15 December 2014

In firing Michael Malone, the Kings continue to be defined by dysfunction

(USATSI)
For the Sacramento Kings, one can surmise that their season to this point has been a success. DeMarcus Cousins has been fantastic and the team finds themselves just on the outside looking in in the playoff hunt even with Cousins being out the last nine games and the team going 2-7 as a result. For a franchise that has been all over the place the last decade, this seems like good news, right?

Nope, hence why the team stunned the NBA by firing coach Michael Malone early this morning.

Now as you dive into the weeds of this decision, you find the reasoning, or "reasoning," behind this move. Malone was not hired by general manager Pete D'Alessandro but preceeded him by two weeks after he was hired by owner Vivek Ranadive. Generally the general manager comes first for obvious reasons but according to the reporting, the two immediately clashed due to different styles as Malone was more of a defensive-focused coach while D'Alessandro, and Ranadive as well as team consultant Chris Mullin, wanted more of an offensive focus. Couple that with unreasonable expectations for this team from the front office and you have a firing.

But given all of that, this just feels silly. Ranadive aggressively courted Malone after he bought the franchise with Malone's reputation as a defensive coach (as well as a fiery guy). Not to mention that this roster is not exactly suited to be running all over the court given their offensive focus is in the paint with Cousins.

Not to mention that the timing is odd with Sacramento starting off the season well and only struggling of late with an injury to their best player. If there were significant issues between Malone and the front office, the team should have moved in the offseason. Now with the team being led by the immortal Tyrone Corbin as the team hopes to court, among others, George Karl whose style fits what D'Alessandro, Mullin and Ranadive are looking for, they simply won't be going anywhere this season. Corbin can't coach and he is not known for leading an aggressive offensive unit after his days in Utah but likely will incorporate more of what the front office is looking for, including the crazy idea of playing four-on-five defense, as suggested by Ranadive, while leaving one defender behind to cherry-pick as Adrian Wojnarowski reported.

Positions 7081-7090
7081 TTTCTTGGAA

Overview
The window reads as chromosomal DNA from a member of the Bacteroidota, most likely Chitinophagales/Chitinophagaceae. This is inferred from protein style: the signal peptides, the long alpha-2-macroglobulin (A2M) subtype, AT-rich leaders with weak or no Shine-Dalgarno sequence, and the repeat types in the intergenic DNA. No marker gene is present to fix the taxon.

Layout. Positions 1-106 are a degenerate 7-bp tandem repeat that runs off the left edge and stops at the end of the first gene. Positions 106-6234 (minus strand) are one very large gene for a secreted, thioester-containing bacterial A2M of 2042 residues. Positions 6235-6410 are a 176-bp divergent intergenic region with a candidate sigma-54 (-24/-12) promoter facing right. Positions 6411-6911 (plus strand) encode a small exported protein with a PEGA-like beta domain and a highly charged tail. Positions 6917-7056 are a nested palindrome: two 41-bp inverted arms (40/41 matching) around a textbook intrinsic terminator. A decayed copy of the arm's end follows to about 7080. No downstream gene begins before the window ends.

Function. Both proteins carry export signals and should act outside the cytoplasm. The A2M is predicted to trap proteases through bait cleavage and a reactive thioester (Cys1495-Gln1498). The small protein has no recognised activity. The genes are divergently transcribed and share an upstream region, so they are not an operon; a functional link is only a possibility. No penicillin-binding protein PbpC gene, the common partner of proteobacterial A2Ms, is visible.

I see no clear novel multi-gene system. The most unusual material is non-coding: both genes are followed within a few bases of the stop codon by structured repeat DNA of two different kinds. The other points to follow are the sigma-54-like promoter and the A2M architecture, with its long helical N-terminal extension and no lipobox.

Now Malone is certainly no Red Auerbach but he certainly has done a better job amid the dysfunction in Sactown that the other coaches that succeeded Rick Adelman, and he was doing a good job this season. His stunning firing only continues the dysfunction and furthers the quickly-growing reputation of Ranadive being one of the more unusual owners in the league.

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